More robust Saudi Arabia will rattle oil markets: Kilduff

Saudi's oil ministry shake-up
Saudi's oil ministry shake-up

The shakeup in Saudi Arabia's cabinet this weekend that brought Ali al-Naimi's 20-year tenure as oil minister to an end is another sign the kingdom is prepared to flex its muscles in the Middle East, Again Capital founding partner John Kilduff said Monday.

Saudi Oil Minister Ali Ibrahim Al-Naimi in Doha, Qatar.
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"You're going to see a much more robust Saudi Arabia going forward. There's no question about it," he told CNBC's "Squawk Box."

"You're going to see more action, direct action on their part going forward. It's going to make a lot more volatility."

The majority Sunni Muslim kingdom is waging war against Shiite rebels in neighboring Yemen. The conflict has been directed by Saudi Deputy Crown Prince and Defense Minister Mohammed bin Salman, who is also guiding the country's new economic blueprint laid out last month.

Saudi Arabia is likely to continue its policy of maintaining high crude production, which keeps oil prices from rebounding until high-cost producers like U.S. shale frackers curtail output, Kilduff said.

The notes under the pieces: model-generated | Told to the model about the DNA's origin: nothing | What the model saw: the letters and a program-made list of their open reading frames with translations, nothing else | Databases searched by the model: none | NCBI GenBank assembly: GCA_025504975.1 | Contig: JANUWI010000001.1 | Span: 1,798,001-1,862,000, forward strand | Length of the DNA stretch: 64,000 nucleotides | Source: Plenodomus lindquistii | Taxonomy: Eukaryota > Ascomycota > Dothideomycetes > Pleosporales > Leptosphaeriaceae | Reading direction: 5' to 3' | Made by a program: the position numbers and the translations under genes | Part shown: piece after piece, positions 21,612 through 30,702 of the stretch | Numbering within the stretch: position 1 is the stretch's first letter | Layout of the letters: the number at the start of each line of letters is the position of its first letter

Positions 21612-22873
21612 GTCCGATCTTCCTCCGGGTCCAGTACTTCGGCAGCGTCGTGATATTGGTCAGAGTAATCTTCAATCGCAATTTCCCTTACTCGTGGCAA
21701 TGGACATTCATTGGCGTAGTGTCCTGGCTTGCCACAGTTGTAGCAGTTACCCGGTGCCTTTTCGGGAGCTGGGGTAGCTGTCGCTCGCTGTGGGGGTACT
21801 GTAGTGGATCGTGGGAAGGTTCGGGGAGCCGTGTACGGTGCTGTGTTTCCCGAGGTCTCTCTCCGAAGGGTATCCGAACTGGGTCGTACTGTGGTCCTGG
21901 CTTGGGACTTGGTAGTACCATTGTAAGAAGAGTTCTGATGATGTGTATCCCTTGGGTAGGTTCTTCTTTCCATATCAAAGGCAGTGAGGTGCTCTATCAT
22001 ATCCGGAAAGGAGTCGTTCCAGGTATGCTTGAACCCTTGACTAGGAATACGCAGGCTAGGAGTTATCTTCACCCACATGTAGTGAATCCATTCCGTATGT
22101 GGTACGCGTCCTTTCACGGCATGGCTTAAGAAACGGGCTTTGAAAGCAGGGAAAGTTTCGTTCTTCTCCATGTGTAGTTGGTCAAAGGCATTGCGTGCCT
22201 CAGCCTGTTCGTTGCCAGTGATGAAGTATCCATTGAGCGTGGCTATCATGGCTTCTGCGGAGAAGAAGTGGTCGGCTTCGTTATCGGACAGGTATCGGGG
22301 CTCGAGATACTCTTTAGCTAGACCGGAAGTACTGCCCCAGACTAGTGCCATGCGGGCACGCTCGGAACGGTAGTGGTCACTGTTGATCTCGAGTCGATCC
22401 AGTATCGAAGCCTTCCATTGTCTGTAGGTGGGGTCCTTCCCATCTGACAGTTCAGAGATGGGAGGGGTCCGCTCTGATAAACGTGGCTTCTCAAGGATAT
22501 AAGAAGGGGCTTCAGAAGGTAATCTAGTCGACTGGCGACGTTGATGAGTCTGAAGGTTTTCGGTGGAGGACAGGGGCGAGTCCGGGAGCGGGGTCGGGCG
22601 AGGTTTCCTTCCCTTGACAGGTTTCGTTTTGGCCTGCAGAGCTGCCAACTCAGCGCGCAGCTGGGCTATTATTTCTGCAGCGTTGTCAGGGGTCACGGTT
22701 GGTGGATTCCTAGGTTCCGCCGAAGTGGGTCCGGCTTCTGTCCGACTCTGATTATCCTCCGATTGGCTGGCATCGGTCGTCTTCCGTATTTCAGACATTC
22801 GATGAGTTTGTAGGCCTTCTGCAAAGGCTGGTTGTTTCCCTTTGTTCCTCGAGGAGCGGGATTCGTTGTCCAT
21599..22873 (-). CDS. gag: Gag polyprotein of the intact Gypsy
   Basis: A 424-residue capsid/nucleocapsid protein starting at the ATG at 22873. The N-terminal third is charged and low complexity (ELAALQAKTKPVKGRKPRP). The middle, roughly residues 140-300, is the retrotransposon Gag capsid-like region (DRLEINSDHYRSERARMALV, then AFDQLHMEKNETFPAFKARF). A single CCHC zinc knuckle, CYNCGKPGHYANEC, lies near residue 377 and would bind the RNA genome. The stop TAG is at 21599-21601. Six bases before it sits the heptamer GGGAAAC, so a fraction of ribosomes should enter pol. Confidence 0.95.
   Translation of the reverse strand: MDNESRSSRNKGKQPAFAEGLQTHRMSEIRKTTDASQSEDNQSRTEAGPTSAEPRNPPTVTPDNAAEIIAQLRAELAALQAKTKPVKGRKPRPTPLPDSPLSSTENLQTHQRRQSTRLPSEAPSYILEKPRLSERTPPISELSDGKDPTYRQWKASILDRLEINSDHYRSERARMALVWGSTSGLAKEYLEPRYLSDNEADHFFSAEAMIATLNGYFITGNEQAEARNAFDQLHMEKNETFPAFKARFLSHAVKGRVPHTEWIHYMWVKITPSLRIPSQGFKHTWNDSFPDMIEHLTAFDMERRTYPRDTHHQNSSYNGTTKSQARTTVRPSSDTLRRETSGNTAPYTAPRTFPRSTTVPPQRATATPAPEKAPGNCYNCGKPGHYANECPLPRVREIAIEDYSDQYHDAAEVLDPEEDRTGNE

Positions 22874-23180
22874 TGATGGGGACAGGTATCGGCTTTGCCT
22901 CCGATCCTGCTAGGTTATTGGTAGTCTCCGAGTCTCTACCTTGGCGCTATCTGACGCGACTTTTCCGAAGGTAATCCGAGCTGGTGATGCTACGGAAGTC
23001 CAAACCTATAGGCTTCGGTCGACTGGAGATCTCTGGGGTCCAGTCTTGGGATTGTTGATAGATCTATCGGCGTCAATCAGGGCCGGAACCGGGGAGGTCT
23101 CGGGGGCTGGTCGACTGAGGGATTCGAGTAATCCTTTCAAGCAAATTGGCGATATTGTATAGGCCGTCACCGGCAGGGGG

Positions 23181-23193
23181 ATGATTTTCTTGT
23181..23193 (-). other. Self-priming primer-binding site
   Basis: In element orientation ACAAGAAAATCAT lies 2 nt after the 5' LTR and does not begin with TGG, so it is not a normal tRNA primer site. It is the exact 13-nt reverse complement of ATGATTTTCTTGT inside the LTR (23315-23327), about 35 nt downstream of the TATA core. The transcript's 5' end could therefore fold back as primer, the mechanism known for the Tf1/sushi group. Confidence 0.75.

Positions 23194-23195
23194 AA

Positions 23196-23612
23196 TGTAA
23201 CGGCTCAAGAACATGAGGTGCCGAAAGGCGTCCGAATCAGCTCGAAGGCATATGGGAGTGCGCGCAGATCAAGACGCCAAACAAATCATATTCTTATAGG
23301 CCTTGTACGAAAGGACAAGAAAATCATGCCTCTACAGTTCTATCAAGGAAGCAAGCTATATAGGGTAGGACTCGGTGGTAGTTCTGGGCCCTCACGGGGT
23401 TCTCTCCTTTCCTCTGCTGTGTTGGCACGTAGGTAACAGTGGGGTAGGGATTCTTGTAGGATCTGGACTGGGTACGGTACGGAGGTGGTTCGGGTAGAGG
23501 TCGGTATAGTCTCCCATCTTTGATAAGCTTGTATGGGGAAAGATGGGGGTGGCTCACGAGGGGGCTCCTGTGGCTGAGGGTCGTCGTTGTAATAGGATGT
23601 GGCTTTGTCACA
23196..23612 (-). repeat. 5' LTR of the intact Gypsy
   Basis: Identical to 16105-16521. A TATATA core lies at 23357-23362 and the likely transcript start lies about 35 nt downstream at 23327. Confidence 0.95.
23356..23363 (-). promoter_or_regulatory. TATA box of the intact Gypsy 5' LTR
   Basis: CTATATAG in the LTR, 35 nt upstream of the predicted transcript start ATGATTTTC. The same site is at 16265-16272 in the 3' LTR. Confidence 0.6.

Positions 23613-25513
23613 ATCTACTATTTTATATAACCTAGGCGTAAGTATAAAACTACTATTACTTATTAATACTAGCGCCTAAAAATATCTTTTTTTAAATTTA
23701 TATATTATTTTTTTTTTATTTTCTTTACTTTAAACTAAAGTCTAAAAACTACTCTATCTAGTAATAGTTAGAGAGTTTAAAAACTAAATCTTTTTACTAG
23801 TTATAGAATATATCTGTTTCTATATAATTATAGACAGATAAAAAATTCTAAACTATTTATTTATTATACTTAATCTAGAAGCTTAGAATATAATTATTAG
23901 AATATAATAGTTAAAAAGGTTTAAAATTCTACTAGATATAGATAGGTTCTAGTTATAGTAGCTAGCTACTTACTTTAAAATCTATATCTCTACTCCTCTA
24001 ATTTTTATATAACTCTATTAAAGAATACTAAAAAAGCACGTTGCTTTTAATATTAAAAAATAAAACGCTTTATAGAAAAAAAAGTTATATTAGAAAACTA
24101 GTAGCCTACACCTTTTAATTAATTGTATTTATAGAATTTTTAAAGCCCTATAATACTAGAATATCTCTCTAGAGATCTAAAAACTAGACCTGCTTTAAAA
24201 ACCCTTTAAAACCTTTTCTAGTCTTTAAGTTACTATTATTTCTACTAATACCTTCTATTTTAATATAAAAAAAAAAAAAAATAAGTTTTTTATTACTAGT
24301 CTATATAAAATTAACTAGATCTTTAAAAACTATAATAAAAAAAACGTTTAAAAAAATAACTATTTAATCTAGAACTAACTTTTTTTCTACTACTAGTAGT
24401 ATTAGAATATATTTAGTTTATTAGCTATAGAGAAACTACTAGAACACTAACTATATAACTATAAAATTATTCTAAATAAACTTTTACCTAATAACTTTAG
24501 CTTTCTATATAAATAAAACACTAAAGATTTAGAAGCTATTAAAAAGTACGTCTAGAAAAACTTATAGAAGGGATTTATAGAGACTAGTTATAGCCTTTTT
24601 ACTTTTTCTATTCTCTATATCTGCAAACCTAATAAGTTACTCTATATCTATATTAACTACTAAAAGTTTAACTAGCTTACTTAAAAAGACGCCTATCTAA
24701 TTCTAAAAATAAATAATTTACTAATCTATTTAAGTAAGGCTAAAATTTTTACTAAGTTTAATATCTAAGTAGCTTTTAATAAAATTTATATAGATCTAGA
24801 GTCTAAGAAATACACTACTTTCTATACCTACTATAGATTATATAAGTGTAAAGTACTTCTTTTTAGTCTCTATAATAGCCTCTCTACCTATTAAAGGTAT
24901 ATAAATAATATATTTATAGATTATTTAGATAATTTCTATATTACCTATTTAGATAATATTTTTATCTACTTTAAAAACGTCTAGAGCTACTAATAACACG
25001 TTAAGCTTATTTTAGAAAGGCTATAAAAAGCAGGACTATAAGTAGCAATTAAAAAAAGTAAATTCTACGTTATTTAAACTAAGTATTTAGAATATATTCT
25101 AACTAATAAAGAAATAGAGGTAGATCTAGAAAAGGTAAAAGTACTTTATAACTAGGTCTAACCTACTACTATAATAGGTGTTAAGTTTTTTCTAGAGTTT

That policy is also closely linked to its rivalry with Iran, which is seeking to regain market share after its crude exports were limited during years of sanctions that were recently lifted, he noted.

Mohammed bin Salman gestures during a press conference in Riyadh, on April 25, 2016
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Kilduff said Al-Naimi tended to focus on the business of guiding oil markets and was content to allow the United States to do the heavy lifting in the region. He noted that President Barack Obama has called on Gulf states to take a more active role in the region, and he said that outcome will likely come to pass.

"Sort of the same ways the Israelis take care of business on their own, the Saudis aren't going to wait for us to carry the water for them any longer," he said.

The Saudis could ramp up production by about a million barrels per day as they begin to burn crude to meet electricity demands during the summer months, he said.

"They'll hit the 11-million-barrel-per-day mark come summer here. That's going to, I think, upset this market again."